The Emerging Military Startup Complex in India

India being the world’s second-largest country in terms of population boasts one of the largest armies and overall armed forces in the world. According to the Global Firepower Index 2021, India is the fourth most powerful nation in the world in terms of military capabilities.

As such, this large military organization would require an immense amount of equipment and hardware, and unlike countries like the US, Russia, or China for that matter, India lacks a robust defence-related military-industrial complex that would be capable of suppling and fulfilling the necessities of the armed forces. As such most defence acquisitions are dependent on imports from other countries. Not only does this mean that the military must be satisfied with foreign equipment but also, these acquisitions are dependent upon the exporter’s willingness to sell.

In these circumstances it is difficult for India to achieve one of its age-old core objectives, which is ‘Strategic Autonomy’. The ability to be independent and protect oneself from external threats without leading to heavy dependence upon other states with regards to national security. This was something that emerged during the cold war and India’s involvement with the Non-Aligned Movement and has been one of the few policies which have been institutionalized by the state – one of the reasons why India has so many different arms suppliers based in different countries.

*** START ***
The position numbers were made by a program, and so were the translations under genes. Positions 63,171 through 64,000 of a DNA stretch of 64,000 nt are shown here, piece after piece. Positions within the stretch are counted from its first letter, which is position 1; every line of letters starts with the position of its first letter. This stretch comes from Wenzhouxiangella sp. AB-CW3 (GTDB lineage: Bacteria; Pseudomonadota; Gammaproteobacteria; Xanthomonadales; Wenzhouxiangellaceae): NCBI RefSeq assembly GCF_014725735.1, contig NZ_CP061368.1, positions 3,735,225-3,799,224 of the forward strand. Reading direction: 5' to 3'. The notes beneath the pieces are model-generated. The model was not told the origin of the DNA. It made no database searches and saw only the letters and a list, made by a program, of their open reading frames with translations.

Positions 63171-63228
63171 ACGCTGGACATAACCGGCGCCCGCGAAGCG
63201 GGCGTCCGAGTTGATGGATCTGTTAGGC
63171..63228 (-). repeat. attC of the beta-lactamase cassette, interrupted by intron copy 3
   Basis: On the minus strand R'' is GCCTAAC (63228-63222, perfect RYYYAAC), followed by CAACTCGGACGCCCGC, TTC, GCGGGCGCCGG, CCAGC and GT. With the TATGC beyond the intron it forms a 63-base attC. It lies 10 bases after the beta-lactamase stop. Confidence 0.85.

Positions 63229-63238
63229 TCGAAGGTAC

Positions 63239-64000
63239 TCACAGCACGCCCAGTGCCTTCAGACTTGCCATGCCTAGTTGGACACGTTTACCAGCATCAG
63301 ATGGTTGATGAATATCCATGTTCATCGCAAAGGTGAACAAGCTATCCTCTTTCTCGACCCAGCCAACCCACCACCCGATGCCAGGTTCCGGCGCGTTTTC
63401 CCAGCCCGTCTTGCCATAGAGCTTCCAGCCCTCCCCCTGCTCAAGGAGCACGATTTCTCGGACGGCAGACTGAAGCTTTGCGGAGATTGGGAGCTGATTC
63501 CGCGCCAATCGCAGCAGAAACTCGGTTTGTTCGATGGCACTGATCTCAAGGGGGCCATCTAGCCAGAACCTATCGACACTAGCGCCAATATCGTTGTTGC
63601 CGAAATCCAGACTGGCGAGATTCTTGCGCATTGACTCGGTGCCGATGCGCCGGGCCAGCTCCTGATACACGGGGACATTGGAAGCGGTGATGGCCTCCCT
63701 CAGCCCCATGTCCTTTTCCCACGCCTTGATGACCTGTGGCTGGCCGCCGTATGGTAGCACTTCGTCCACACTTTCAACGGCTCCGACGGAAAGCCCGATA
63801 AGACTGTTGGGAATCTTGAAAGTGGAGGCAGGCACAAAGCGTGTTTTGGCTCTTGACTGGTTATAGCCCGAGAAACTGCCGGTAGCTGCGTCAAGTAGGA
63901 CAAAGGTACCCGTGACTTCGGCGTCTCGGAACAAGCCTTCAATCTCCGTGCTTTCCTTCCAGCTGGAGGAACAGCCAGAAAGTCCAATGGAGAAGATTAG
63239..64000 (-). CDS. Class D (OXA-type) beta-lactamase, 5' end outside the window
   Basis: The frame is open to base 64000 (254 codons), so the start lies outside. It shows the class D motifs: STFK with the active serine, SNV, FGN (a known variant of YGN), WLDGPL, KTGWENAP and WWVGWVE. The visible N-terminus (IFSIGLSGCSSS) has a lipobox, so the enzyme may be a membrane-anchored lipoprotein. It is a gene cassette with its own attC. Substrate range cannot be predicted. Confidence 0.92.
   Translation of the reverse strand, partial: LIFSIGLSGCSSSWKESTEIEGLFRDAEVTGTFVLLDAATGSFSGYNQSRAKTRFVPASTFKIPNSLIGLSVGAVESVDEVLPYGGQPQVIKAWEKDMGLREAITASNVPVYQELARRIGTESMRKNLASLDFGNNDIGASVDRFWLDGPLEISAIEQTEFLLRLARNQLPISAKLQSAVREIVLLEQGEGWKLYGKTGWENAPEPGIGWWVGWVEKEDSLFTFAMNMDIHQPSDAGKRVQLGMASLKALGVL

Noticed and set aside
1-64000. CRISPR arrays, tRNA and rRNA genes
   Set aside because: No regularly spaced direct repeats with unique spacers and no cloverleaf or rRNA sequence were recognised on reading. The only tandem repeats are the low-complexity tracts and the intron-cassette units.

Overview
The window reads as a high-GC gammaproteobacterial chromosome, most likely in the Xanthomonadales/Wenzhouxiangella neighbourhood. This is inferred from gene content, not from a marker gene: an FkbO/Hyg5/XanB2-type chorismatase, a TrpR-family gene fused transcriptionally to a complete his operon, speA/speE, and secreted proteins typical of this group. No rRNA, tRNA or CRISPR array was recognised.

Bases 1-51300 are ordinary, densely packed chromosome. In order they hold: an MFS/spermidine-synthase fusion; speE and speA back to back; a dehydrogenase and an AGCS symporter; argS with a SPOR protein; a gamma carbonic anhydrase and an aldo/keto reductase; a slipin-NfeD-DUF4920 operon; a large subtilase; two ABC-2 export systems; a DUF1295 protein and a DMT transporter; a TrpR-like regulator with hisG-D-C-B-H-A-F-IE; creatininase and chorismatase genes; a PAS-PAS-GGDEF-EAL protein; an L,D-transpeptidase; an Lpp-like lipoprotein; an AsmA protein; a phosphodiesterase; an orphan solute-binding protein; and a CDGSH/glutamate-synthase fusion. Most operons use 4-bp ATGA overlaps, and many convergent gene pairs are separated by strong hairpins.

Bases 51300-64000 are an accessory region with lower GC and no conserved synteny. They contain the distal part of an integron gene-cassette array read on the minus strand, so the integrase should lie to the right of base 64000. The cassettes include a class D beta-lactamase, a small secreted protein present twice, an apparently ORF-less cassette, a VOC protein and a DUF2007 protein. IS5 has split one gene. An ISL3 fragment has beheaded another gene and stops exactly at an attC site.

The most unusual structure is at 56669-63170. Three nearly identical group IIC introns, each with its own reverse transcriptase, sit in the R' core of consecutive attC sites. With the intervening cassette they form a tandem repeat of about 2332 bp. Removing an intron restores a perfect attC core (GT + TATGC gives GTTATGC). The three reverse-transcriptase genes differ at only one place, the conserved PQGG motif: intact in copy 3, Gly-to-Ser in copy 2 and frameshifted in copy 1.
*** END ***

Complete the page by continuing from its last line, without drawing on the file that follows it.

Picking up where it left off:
This meant that at one point it is important for India to be able to source its military hardware from its own territorial boundaries like other rich countries. Local state-owned facilities such as the DRDO, HAL, ADA, CVRDE among others were made to boost India’s local defence design and manufacturing capabilities. And yet today it’s common knowledge that most of the hardware even today is imported and only the most basic and rudimentary equipment and technologies are made in India, and this is despite the government’s ‘Make in India’ / ‘Atmanirbhar‘ push.

Indian Military Personnel Testing Equipments
The Military Industrial Complex